He was always a fast runner and won the Primary School sports before going on to secondary school.   A pupil at Kilsyth Academy and a six foot high jumper, he won the Scottish Schools High Jump in his final year, and was also goalkeeper for the Scottish Schoolboys’ team.   Always a bit of an all-rounder, he could have won several events at the SSAA Championships but the rules forbade any pupil entering several events.   He had a job with Tay Salmon Fisheries that entailed rowing people up and down the loch and he put on a stone and a half of muscle ‘in no time at all’.    A member of the YMCA he won the YMCA high jump at the age of 17 with a clearance of 5′ 11″ at Ardeer on 28th May 1956.   The YMCA Championships were always a well supported meeting and at tat one the wonderful Scottish and GB hurdler DK Gracie from Larkhall won the 100 yards and Bert McKay of Motherwell won the 880 yards with Andy Brown winning the Mile.   

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 Football was always there though. The Scottish Schools team in which he played, lost to England at Wembley, losing 0-1 but only because “our forwards missed sitter after sitter”. Caps for the Scottish Youth team followed playing alongside Billy Stevenson, later of Rangers, Liverpool and Scotland, and Johnny Macleod, later of Hibs, Arsenal and Scotland.   Jack Davidson’s article continues:

Despite a number of clubs wanting to sign him, Freebairn was determined to go to university to study civil engineering. Keen to retain his amateur status because of athletics, he played some games as an amateur for Airdrie with players such as Doug Baillie and Ian Macmillan. In these days, any suggestion of an athlete being paid tainted him and spelled the end of his amateur career.”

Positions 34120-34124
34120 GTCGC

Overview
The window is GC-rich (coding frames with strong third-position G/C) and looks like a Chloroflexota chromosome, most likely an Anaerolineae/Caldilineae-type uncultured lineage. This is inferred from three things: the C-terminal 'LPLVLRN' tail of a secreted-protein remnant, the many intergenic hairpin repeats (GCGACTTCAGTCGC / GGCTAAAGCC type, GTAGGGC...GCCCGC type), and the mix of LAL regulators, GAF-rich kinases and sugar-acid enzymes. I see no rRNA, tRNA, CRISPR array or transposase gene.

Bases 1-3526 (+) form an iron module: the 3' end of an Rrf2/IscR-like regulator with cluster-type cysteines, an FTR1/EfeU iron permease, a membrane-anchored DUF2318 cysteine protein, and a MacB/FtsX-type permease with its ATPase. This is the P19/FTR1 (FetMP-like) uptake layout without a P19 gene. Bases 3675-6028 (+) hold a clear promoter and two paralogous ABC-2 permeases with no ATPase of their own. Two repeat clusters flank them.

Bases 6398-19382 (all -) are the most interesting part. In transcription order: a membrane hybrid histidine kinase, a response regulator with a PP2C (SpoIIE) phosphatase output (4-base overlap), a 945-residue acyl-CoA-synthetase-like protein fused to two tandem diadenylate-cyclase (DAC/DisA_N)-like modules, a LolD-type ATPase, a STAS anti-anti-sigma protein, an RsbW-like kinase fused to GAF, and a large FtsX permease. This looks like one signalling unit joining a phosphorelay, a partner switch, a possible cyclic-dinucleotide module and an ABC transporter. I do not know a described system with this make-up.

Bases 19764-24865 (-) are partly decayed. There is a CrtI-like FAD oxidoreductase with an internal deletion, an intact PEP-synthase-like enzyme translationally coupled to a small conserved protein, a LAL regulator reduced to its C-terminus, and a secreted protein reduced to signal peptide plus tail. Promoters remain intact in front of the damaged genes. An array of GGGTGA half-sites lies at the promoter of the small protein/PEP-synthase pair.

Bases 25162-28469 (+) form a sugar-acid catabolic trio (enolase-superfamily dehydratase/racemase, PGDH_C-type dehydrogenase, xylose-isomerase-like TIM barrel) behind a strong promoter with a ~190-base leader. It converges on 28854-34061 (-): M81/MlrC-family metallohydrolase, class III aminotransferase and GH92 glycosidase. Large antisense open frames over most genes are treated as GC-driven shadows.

When he went to Glasgow University he came under the wing of the great throws expert Fraser Riach.   John was a good and enthusiastic pupil and Fraser was a good coach and he improved tremendously – his distances went up to 60m with the javelin, 50m with the discus and 14.5 m with the shot.   Add in the skills that helped him win the Schools high jump and his natural speed, and you had a decathlete of no mean ability.   Then when the Glasgow University team went to a match at St Andrews and the pole vaulter couldn’t be there, he was asked to do the pole vault.   His only previous experience was using the clothes pole to get over the burns and dykes in Kisyth as a boy but he had a go – and cleared in excess of 11 feet.   In 1958 he was good enough to compete in the AAA Decathlon.   But money had always been a bit of a problem – he had his first tracksuit when he was 16 and he was still using it ten years later.   Again, football came into the equation, and as Davidson says: 

Once his university course was under way in Glasgow, he combined keeping goal for the students with representing them at athletics. In 1958, he took part in the AAA’s decathlon championship, his debut in any kind of decathlon. In a field bolstered by overseas athletes, he finished a very creditable fifth. He gained three Scottish Amateur international football caps against England, Holland and Wales, and clubs were still pursuing him to sign professional forms, with Spurs and Arsenal among them.

A change in family circumstances at this point meant he needed financial help to continue his studies. Torn between economic need and preservation of his amateur status, Freebairn had a difficult decision to make. Despite Dunky Wright, the former marathon champion, trying to dissuade him, he accepted Partick Thistle’s offer of a part-time contract, enabling him to follow his studies at Glasgow. Thistle were then a prominent old First Division team and, under the guidance of David Meiklejohn, the ex-Rangers and Scotland captain, he soon established himself as a first-team regular on £14 a week plus bonuses.”

His time with Partick was successful and he faced all the top players in the country at the time – and at times they came off second best.   In September 1961 Jimmy Miller of Rangers broke his collar bone in a clash with John and in the following week Rangers were playing Monaco at Ibrox, then East Fife in the Scottish League Cup quarter final, and then Celtic at Ibrox.   But no matter how well he played against these men, his time at Firhill came to an end,  The official story was that he was released when the club signed George Niven , the Rangers and Scotland goalkeeper.